ATM skimming is when fraudsters use hidden electronics to steal personal information stored on a card, and record the owner’s PIN number to access the member’s account.
How Does ATM Skimming Happen?
A “skimmer” is a small device that goes over the normal card reading slot of an ATM and reads your card’s magnetic strip. The skimmer is used to capture your ATM card number and is disguised to look like normal ATM equipment. At the same time, a wireless camera is mounted in a position to view ATM PIN entries. Often, the scam artists will sit in a nearby car receiving the information wirelessly transmitted from the skimmer. They are able to copy the information stored on the magnetic strip of the ATM cards and use the PIN numbers to withdraw funds from an account in a very short time. Skimmers can also be handheld devices that a dishonest merchant can keep in his pocket. For example, while charging your card while you’re out at dinner, a scam artist can run your card through a skimmer as well.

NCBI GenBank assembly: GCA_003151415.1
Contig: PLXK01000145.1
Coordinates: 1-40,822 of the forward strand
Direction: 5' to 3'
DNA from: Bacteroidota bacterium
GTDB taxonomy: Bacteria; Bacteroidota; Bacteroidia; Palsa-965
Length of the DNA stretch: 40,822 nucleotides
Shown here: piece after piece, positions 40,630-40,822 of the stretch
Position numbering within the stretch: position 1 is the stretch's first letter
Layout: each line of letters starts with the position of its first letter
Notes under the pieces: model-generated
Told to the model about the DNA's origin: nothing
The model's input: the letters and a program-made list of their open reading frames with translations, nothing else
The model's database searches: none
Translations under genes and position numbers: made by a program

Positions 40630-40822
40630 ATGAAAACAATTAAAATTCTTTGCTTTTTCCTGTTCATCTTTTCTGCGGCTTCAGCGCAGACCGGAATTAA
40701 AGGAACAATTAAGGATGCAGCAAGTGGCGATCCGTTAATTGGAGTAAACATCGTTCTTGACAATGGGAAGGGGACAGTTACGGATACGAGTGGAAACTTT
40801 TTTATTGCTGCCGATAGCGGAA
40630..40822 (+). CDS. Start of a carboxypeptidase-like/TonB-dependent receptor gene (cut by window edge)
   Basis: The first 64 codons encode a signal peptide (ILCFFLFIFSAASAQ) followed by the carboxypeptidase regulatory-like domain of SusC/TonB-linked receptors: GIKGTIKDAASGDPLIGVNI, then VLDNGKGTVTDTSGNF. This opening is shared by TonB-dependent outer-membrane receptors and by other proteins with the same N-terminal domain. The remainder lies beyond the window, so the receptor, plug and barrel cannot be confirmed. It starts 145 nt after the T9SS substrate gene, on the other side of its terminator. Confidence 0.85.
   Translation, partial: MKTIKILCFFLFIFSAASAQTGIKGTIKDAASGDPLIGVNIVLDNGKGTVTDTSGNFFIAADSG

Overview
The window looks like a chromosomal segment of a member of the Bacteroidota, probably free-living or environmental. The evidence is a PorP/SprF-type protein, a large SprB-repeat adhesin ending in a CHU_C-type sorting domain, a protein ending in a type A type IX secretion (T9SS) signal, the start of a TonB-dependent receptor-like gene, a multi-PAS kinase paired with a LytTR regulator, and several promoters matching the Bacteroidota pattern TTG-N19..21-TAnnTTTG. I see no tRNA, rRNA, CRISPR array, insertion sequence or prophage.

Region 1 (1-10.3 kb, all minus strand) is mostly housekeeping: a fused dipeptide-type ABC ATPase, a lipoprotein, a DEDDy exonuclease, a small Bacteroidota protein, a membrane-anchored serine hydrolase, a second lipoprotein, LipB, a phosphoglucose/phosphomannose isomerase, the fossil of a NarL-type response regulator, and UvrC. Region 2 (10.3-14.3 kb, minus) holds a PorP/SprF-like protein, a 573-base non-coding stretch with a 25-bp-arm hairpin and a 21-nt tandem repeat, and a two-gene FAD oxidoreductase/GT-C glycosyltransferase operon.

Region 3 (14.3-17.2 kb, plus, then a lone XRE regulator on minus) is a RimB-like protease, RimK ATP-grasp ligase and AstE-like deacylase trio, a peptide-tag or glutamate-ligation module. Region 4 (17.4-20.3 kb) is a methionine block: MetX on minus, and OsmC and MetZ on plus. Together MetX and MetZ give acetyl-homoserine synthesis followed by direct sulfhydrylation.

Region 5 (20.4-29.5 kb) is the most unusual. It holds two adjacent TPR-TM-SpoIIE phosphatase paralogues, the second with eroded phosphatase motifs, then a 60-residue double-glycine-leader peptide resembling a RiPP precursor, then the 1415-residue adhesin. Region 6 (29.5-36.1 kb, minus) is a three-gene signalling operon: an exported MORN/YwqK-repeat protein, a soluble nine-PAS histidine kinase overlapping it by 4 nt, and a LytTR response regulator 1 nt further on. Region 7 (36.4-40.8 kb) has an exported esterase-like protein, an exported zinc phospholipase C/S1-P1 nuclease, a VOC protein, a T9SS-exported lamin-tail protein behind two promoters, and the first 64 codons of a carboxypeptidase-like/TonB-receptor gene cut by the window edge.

How Can You Protect Yourself?
Use secure ATMs under video surveillance, inside a financial institution, or in a high-traffic area.
Most devices have pin pad enclosures, but some do not. Make sure to cover the keyboard as you enter your pin, do not share it with anyone and do not use an ATM with a card reader that appears to be altered.
If something looks suspicious, find another ATM. Skimming devices will stick out a little bit from an ATM.
Call the financial institution immediately if a machine keeps your card and report it.
If you believe a skimmer has been added to an ATM, please contact the financial institution that owns the ATM.
Continuously check your account balances – accessible in branch or online—and contact us immediately if you notice any suspicious activity.
Read more about how to detect skimming here.